The London HTML5 game developers are getting “back to their roots” with a good old pub night. I’ve been to one of their presentation nights last year and it was a great set of talks followed by a great set of chats in the pub.
If you’re interested in web games then go along and learn some more, you might get to play some demos too and you’ll certainly get to drink some beer. More details are on the Meetup page. See you there.
Over at UCL they are planning a Persuasive Games competition. If you are currently a student, at any university, and are interested in furthering the advancement of knowledge and possibly winning £1000 then take a look and get involved.
Registration is open now and closes on Jan 24th and the competition itself runs from Feb 1st to April 5th. Entries should get people to consider the causes of human error, and its roots in complex systems. From the website:
The main goal of the competition is to produce a game that can raise awareness of blame culture and get players to reflect on how individuals are blamed even when the wider system is at fault.
This Friday, at Camden People’s Theatre and as part of their Festival of Feminism, videogames will meet performance art with Beta Public. The night is a mix of performance and talks, curated by two men: the ineffable Thomas Martin and the remarkable Pat Ashe.
Having seen and enjoyed Pat’s An Oasis In Five Parts and Several Remarkable Things About Tetris (1984) last year, I am piqued by this event. The Tetris show was a mixture of story-driven gaming and frustrating puzzle, where Pat read out several interesting things about the game as long as the player, a member of the audience, didn’t lose. I learned how annoying it is to see someone lose after 10 minutes, knowing that I’m going to have to sit through 10 minutes now of the same facts while the next challenger competes. I learned that I’m quite happy to do that, probably thanks to badly designed videogames and a patient childhood. I also learned that Terry Cavanagh, as well as being a modern games design hero, is pretty good at Tetris, and happily managed to draw Pat’s entire cache of facts, without losing.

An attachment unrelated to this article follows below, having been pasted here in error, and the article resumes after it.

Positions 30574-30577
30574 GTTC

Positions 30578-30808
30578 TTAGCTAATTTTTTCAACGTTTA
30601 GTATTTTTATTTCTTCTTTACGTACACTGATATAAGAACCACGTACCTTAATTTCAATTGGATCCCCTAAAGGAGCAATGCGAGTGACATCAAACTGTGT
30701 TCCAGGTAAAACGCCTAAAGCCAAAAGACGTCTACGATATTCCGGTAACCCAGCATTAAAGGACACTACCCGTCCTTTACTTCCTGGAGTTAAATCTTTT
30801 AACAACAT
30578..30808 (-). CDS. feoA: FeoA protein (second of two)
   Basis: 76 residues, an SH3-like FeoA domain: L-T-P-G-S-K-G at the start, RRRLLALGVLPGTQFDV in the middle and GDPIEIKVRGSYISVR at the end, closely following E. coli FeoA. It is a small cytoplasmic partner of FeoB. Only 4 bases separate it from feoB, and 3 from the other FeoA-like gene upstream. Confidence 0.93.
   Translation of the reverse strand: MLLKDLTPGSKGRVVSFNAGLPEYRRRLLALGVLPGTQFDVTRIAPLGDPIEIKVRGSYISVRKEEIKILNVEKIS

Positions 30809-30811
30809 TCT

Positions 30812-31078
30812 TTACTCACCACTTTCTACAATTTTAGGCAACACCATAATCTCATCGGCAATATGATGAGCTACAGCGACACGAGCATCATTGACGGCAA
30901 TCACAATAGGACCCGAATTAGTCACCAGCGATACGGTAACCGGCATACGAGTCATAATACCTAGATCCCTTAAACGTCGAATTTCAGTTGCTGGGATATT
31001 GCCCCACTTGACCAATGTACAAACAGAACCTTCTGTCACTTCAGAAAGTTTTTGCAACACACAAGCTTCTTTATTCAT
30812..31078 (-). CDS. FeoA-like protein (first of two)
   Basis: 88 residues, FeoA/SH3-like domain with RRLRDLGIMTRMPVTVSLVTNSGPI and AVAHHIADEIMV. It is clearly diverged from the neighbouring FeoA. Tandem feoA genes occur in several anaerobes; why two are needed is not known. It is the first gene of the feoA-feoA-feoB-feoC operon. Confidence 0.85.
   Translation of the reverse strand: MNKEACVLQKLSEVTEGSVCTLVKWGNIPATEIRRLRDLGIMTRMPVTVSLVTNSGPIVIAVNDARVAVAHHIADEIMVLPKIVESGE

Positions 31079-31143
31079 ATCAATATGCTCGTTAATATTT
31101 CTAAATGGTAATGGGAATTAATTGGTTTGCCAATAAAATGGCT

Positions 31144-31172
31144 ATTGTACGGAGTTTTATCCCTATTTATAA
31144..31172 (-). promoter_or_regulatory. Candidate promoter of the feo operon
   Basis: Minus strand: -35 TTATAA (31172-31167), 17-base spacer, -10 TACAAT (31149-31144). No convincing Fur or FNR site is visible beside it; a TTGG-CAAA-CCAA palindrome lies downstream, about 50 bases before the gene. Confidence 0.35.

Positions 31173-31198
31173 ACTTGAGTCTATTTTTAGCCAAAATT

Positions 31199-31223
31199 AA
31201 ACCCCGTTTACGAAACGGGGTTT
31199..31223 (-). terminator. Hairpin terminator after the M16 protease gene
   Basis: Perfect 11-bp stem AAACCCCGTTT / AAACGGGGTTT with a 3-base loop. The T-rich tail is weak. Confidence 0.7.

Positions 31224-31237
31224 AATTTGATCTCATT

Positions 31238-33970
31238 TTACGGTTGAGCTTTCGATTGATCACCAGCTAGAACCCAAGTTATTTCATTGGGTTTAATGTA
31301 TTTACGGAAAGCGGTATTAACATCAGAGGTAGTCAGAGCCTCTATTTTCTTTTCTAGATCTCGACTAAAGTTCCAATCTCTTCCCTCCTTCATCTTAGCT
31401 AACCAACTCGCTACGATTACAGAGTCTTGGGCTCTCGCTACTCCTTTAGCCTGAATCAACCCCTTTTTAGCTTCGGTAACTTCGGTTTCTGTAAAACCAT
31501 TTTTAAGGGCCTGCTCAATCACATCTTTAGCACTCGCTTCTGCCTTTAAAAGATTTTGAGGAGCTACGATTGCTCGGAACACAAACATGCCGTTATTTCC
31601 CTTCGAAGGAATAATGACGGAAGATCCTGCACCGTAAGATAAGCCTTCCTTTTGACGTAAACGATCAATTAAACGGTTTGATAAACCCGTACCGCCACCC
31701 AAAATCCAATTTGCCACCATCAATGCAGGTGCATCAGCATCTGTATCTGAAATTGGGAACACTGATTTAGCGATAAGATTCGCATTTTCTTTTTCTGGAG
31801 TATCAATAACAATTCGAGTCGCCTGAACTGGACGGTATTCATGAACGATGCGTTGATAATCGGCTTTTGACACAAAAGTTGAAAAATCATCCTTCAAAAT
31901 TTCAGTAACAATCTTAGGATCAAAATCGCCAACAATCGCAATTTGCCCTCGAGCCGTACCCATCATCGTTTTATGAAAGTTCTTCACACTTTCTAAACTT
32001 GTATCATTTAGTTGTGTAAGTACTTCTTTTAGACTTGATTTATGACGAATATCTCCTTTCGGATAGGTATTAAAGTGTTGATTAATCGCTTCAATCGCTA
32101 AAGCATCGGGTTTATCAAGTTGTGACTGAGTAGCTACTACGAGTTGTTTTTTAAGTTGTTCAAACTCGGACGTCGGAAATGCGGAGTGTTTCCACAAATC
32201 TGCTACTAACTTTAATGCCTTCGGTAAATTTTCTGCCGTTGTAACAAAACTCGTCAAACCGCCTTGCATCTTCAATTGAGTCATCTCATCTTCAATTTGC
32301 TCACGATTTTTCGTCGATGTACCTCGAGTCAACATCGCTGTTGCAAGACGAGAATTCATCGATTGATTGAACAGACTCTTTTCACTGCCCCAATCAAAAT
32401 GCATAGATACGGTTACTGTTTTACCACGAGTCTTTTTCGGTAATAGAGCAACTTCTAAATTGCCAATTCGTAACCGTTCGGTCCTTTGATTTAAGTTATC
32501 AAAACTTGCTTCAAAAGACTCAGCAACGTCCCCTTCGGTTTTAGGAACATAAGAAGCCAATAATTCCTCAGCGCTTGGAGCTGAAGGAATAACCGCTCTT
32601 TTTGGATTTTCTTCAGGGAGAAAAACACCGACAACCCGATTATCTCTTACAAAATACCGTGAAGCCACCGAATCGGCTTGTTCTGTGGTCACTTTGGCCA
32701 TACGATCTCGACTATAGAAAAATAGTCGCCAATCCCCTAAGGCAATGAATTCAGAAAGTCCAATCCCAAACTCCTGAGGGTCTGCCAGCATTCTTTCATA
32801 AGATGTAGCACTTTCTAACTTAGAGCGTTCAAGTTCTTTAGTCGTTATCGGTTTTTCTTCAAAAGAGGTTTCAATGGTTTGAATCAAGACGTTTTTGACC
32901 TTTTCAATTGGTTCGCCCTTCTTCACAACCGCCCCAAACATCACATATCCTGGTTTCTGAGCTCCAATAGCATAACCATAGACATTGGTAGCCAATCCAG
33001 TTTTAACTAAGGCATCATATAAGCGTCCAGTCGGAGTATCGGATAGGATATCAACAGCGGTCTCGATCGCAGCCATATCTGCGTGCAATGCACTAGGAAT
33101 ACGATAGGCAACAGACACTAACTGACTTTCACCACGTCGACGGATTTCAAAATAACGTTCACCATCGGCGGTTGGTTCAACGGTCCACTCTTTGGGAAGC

What will you learn at this event? Lot’s, I’m sure. The show is on the 8th November at 7.30pm, tickets are £10.
In line with their growing indie outreach efforts, Sony are running an open invite developer event on the 7th and 8th of October. Prospective developers can learn all about getting their games on PS Vita and PS4. There will be talks from various Sony bods including developer relations account manager Agostino Simonetta and 3rd party relations VP Michael Pattison. The latter had this to say: